For a first time Walt Disney World visitor, a character dining experience is a must. At our first visit last May, I was pleasantly surprised with the character breakfast offered at 1900 Park Fare.
Getting “Mad” at 1900 Park Fare!
As guests of the Grand Floridian, Walt Disney World’s flagship resort, we made a point to make reservations at several restaurants onsite including 1900 Park Fare, the Grand Floridian Café and Narcoossee’s.
Even the quick-service option, Gasparilla Island Grill, exceeded our expectations–we ate on the Grill’s beautiful patio overlooking Magic Kingdom’s horizon on many mornings. Sigh.
Mary & Me
The character breakfast offered by 1900 Park Fare is a unique one, partly due to the character selection offered. Where else can you find Mary Poppins, Alice, the Mad Hatter, Pooh Bear and Tigger?
This nostalgic group really gave me that warm-and-fuzzy feeling of being young again (and at 30-years old, with two young children of my own, it gave me some much needed youthful recharging!).
Of all the character meals that we enjoyed during our trip, this one stood out for the immediate likeability of the characters and setting. Booking a later brunch (10:30 a.m. on a Friday) resulted in unprecedented one-to-one attention.
Alice played a game of hide-and-seek with our two-year-old!
Mary Poppins gave me pointers on parasols!
Hide and seek!
The breakfast buffet itself provided a great variety of traditional breakfast foods (and made-to-order omelets) and some signature items too. The restaurant’s infamous sweet strawberry soup had us all talking–and trying to recreate it at home!
Check out this menu for details on the buffet offering and pricing.
Ultimately, making a later reservation for brunch provided great out-of-pocket value, and got us through a good part of the day touring the parks until dinner.
However, my all-time favorite hour to make reservations is first thing in the morning (especially if you are dining in the parks) as it allows you to get a head start on touring. For example, if you make a reservation at 8 a.m., you can always pop out around park opening/9 a.m. to grab your first Fastpass. This can help you see more attractions first thing in the morning.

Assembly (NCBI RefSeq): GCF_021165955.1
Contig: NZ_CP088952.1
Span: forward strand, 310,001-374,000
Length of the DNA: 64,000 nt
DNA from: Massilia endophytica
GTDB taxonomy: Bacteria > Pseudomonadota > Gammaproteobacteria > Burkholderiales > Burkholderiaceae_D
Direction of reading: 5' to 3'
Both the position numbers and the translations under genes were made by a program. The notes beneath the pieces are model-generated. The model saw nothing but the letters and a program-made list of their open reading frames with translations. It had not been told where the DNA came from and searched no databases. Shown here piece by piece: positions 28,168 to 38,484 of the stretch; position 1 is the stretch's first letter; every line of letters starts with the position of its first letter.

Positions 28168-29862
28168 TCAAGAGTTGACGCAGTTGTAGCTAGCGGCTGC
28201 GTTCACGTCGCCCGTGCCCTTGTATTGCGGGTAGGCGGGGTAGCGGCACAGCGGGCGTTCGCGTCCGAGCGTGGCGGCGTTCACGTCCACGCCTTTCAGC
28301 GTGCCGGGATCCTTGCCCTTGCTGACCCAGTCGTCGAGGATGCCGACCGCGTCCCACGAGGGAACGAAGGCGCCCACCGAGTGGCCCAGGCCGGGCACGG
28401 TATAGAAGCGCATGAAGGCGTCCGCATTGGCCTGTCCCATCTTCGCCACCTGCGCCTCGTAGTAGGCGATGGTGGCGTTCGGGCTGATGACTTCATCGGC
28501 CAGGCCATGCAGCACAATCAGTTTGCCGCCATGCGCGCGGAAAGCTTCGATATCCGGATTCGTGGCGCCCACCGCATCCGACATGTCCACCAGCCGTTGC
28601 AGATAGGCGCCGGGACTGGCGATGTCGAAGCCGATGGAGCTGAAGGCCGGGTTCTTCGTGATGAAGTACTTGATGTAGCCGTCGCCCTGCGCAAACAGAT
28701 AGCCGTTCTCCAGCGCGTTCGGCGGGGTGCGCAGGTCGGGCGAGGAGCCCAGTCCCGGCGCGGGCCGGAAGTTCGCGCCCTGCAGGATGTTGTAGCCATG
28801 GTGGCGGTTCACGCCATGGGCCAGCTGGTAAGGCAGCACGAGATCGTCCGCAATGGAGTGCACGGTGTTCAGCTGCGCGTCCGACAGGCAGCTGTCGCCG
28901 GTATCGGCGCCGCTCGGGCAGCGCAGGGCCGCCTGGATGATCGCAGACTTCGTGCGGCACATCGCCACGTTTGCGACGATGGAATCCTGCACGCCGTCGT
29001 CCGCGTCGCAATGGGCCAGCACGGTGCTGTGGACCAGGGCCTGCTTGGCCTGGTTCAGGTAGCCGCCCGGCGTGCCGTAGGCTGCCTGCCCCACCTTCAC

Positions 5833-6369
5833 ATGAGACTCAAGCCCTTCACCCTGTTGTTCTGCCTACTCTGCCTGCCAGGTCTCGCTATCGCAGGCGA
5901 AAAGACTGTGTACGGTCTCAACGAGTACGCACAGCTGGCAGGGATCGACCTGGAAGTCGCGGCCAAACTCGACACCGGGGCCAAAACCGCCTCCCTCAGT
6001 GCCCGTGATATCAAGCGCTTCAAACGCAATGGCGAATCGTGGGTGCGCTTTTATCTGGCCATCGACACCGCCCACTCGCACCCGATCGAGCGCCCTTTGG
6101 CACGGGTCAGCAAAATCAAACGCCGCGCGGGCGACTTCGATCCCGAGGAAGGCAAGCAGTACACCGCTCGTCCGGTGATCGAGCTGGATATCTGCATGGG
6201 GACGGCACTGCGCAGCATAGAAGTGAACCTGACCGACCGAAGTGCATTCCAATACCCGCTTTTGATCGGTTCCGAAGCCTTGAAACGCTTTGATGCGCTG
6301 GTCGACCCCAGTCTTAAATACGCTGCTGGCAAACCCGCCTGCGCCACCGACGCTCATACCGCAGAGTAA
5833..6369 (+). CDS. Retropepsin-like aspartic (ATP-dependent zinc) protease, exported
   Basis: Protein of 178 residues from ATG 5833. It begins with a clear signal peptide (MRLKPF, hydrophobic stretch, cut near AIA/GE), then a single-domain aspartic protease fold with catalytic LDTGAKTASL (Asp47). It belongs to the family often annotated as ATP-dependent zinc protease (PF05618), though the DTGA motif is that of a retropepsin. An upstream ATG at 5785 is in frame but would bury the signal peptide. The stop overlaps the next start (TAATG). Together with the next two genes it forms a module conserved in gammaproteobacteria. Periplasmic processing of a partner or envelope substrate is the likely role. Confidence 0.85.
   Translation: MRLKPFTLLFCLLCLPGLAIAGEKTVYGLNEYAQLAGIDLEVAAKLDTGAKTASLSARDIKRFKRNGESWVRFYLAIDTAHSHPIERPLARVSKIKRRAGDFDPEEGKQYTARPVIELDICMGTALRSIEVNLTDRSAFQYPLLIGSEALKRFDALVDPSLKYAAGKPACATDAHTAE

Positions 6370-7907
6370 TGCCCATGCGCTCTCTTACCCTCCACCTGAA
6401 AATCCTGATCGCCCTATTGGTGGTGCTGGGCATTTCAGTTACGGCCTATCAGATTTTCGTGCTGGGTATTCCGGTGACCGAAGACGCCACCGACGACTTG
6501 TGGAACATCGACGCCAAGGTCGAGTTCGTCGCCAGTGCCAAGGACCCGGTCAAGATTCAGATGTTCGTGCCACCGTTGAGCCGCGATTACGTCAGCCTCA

It was one of the less expensive character dining options, but allowed us to meet five characters that would have otherwise been the subject of long line ups in the parks.
Personally, I prefer character dining to waiting in long lines for character meet and greets. It’s more relaxing, it’s air conditioned, and you are able to have the characters come to you.
What character dining experience is your favorite?
One of the most important things to do when planning your trip to WDW…Making your dining reservations. If you are counting on enjoying character dining experiences, or meals at the better on-site restaurants at decent times, you will need to plan your reservations early.
From 180 days in, you can make your reservations online or by telephone (407-WDW-DINE) for most table-service restaurants. Luckily, you can modify and cancel your reservations so that you can create your touring plans, and ensure that your reservations fit in with your overall vacation plan. When planning our first trip back in May, and in a quest to plan a perfect trip, I probably made, edited and cancelled over 30 reservations. We ended up keeping six.
You will only need reservations for table-service restaurants, which offer a more formal dining environment. Quick-service restaurants are available too, and are great alternatives to a sit-down meal when you’re on the go.
Gasparilla Island Grill
We frequented a few quick-service restaurants during our recent stay–Gasparilla Island Grill, at the Grand Floridian Resort and Spa; Pecos Bill’s in Magic Kingdom; and the new and elaborate Be Our Guest restaurant in Magic Kingdom, which operates for lunch as a quick-service establishment (table-service by night–make your reservations early!).
Making your reservations for certain restaurants is more important than others. For example, if the Disney princesses are your kind of thing, you will want to make your Cinderella’s Royal Table reservations as soon as you have your trip confirmed. This is a “premium” character dining experience (at more than $50 per child, and even more for an adult!) that takes place within the magic of Cinderella Castle in Magic Kingdom.
Breakfast at Cindy’s
A few other tips–I would suggest making dining reservations early for restaurants located within the parks. An 8 a.m. reservation at Cindy’s means that you will most definitely be able to beat the mad rush of families lined up at the entry turnstiles, waiting for rope drop at 9 a.m.
Another note about reservations–making them online can be a time saver, but can also turn into a source of insomnia for some die-hard planners.
Character dining is great if you are heading to WDW with small children (and even enthusiasts like me!). While it can be expensive, character dining provides you with an opportunity to meet with several Disney characters at one sitting, without waiting in the hot Florida sun to greet them.
Expect to pay $20 to $50 for breakfast, or $30 to $60 for dinner. In my opinion, it was worth it. We especially enjoyed our brunch at 1900 Park Fare (located at the Grand Floridian), which allowed us to “meet” Mary Poppins and Alice (of Wonderland fame) among others.
Mary & Me
One last tip–making reservations for the night you arrive is not a good idea. I would suggest grabbing a quick bite at a table-service or quick-service restaurant at your resort so that you’re not bound by time and location. This will give you more time to enjoy the parks or the pool on your first day.
There are so many options to choose from when staying on property at WDW. A couple of my favourite restaurants included the Grand Floridian Café, Ohana at the Polynesian Resort, and Via Napoli in Epcot.
I’ll provide full reviews in future blog posts, so stay tuned!